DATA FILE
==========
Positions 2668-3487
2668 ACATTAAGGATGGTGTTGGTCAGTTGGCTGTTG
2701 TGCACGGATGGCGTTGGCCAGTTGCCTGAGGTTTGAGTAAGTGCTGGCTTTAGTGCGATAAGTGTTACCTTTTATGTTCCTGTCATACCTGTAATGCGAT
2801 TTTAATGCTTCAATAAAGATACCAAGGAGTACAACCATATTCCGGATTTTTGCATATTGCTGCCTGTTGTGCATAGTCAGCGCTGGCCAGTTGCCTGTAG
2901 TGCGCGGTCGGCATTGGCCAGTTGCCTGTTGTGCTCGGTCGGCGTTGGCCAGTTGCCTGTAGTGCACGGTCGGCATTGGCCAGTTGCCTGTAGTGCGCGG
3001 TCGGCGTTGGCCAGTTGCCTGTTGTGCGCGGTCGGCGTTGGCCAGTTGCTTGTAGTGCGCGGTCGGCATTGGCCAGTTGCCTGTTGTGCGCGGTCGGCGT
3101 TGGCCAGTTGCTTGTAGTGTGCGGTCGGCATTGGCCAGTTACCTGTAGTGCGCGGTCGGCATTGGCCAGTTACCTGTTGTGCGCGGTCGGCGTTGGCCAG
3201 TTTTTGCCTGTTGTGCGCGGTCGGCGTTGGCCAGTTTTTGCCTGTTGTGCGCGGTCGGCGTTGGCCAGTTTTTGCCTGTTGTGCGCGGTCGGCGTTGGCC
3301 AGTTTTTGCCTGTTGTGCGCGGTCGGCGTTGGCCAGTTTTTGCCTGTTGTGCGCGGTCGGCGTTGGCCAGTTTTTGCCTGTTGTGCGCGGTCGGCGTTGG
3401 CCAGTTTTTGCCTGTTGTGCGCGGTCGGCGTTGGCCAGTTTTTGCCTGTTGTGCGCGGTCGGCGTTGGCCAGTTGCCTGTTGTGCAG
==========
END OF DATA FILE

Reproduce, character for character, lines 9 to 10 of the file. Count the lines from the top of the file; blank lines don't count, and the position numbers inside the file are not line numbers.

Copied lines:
3301 AGTTTTTGCCTGTTGTGCGCGGTCGGCGTTGGCCAGTTTTTGCCTGTTGTGCGCGGTCGGCGTTGGCCAGTTTTTGCCTGTTGTGCGCGGTCGGCGTTGG
3401 CCAGTTTTTGCCTGTTGTGCGCGGTCGGCGTTGGCCAGTTTTTGCCTGTTGTGCGCGGTCGGCGTTGGCCAGTTGCCTGTTGTGCAG